Skip to main content

Social Media Influencers Connect Consumers to the Value of Almonds


Social media influencers (left to right) Maya Feller, Shelbi Orne and Ian Theasby addressed attendees during a general lunch session at The Almond Conference 2022.

What do a dietitian, sustainability advocate and plant-based chef all have in common? Well, they’re all big fans of California almonds, and through their partnership with the Almond Board of California (ABC), use their influencer platforms to promote the good work of California almond farmers and the nutritional value found in every nut. 

Over the past year, ABC has worked with more than 100 different influencers, reaching more than 100 million people around the world. 90% of ABC’s influencer partnerships are focused on the positive health benefits of almonds, while 10% of those relationships pertain to how almonds are produced, helping build trust between the grower and consumer.  

Three of these influencers were featured on a panel lunch session at the 50th Annual Almond Conference. With just over 5.5 million followers collectively, each of these influencers create very distinct content for different audiences in their respective areas, yet all share the same appreciation for almonds. 

“What unites them all is their passion and their commitment to making healthy living accessible to people, and importantly, showing people the role that California almonds play as part of a healthy lifestyle,” said Kath Martino, Deputy Director, Europe at ABC.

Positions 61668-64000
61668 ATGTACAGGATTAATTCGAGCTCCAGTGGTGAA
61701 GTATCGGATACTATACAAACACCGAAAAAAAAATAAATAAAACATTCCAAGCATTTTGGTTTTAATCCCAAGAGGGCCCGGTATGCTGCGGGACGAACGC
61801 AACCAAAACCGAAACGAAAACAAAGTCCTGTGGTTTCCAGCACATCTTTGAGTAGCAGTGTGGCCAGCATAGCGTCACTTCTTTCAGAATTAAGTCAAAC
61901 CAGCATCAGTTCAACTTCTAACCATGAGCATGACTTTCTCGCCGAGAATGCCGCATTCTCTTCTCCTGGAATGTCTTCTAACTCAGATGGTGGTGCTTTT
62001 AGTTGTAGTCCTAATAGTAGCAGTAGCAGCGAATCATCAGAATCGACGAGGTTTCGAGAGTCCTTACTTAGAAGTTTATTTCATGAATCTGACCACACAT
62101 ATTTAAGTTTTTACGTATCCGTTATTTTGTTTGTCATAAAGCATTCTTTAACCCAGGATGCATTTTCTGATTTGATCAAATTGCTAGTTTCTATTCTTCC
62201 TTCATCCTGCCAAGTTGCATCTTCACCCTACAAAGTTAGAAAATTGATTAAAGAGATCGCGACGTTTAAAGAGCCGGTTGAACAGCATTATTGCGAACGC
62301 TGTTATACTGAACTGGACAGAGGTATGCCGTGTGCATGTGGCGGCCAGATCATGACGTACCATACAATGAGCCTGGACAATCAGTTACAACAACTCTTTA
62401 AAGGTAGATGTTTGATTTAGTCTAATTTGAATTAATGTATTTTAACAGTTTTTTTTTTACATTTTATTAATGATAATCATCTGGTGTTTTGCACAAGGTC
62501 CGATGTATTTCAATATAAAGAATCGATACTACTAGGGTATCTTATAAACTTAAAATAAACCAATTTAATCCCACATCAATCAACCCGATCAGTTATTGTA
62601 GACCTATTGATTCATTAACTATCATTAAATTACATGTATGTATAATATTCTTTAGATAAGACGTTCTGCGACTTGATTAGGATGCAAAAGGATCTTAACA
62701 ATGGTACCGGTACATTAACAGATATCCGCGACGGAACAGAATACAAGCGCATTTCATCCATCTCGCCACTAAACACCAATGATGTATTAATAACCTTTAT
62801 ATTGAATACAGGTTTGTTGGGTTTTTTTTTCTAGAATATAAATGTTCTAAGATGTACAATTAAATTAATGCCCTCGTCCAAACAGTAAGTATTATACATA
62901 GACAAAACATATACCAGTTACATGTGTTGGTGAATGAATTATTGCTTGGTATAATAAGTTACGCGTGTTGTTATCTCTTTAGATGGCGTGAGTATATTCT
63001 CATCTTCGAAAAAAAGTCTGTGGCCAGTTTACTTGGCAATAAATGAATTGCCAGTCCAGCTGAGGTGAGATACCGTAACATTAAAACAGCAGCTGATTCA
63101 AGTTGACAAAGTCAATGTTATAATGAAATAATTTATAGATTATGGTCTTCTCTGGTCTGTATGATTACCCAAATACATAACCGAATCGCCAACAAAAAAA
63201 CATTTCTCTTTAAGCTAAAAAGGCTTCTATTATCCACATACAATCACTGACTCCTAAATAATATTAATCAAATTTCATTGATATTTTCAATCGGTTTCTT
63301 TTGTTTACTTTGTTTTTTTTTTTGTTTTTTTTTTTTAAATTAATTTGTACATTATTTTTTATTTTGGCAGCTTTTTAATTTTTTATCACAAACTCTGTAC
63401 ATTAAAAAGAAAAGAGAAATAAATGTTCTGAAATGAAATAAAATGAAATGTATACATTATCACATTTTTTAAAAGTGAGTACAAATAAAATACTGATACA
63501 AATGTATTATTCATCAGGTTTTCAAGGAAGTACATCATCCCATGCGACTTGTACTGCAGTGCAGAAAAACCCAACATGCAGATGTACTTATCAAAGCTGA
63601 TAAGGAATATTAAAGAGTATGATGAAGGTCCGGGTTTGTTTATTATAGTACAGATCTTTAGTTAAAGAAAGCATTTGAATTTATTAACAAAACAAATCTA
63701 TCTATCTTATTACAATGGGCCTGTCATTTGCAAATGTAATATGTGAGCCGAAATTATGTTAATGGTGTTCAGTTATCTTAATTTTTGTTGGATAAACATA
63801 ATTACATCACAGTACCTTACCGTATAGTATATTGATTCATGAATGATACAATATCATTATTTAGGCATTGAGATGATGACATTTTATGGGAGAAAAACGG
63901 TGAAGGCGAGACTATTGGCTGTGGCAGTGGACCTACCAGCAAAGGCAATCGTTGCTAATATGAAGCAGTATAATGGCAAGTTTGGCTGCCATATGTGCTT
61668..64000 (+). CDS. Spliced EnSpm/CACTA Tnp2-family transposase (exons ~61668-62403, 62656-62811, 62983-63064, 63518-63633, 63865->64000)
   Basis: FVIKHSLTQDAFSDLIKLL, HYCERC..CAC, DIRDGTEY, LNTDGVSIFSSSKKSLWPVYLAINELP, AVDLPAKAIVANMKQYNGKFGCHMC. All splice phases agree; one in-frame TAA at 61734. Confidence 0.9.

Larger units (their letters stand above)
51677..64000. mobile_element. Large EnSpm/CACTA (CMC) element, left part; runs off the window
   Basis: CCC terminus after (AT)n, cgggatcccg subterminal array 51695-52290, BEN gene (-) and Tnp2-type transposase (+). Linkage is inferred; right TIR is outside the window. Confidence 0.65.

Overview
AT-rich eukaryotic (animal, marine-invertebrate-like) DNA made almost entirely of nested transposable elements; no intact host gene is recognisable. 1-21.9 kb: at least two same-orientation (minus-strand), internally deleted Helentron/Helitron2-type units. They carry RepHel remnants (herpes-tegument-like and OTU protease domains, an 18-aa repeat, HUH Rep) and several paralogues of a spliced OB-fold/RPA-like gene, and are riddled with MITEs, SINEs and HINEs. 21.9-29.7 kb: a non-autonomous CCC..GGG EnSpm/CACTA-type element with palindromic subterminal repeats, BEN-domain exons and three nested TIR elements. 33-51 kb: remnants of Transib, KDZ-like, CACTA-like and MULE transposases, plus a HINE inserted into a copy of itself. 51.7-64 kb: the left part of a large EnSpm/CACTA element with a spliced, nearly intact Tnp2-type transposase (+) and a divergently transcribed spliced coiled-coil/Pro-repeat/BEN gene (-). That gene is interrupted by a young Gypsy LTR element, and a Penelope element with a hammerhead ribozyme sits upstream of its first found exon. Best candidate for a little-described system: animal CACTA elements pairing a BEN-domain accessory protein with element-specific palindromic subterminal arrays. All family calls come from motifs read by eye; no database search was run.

ABC staff (left to right) Kath Martino and Kiku Severson led the influencers discussion during lunch at The Almond Conference 2022.

Getting Almonds in the Diets of Americans  

Maya Feller (@mayafellerrd), a registered dietitian and nationally recognized nutrition expert from New York, took the stage to discuss her goal of finding foods with cultural relevance around the world. Because she specializes in working with individuals with non-communicable diseases such as diabetes, cardiovascular disease, and metabolic deficiencies, having credible research to back up the nutritional benefits of a food product is crucial, she explained. 

“As a registered dietitian, we're completely obligated to provide evidence based credible care,” Feller said. “Almonds are incredible. We're talking about over 200 research studies looking at almonds, so from my perspective, when I'm thinking about those non-communicable conditions, almonds are at the top of my list.” 

One of the campaigns Feller worked on with the ABC focused on promoting the benefits of almonds as an antioxidant and its effects on skin health. 

“One serving of almonds provides 50% of the daily recommended intake for vitamin E, which is an antioxidant that is important for healthy skin,” Feller said.  

Between the heart-healthy fats, pro-gut health benefits, and skin-nourishing antioxidants, Feller reiterates to her audience that almonds are an easy choice, being “recognizable, accessible, and affordable for the general consumer.” Scientific evidence suggests, but does not prove, that eating 1.5 ounces of most nuts, such as almonds, as part of a diet low in saturated fat and cholesterol may reduce the risk of heart disease. One serving on almonds (28g) has 13g of unsaturated fat and only 1g of saturated fat.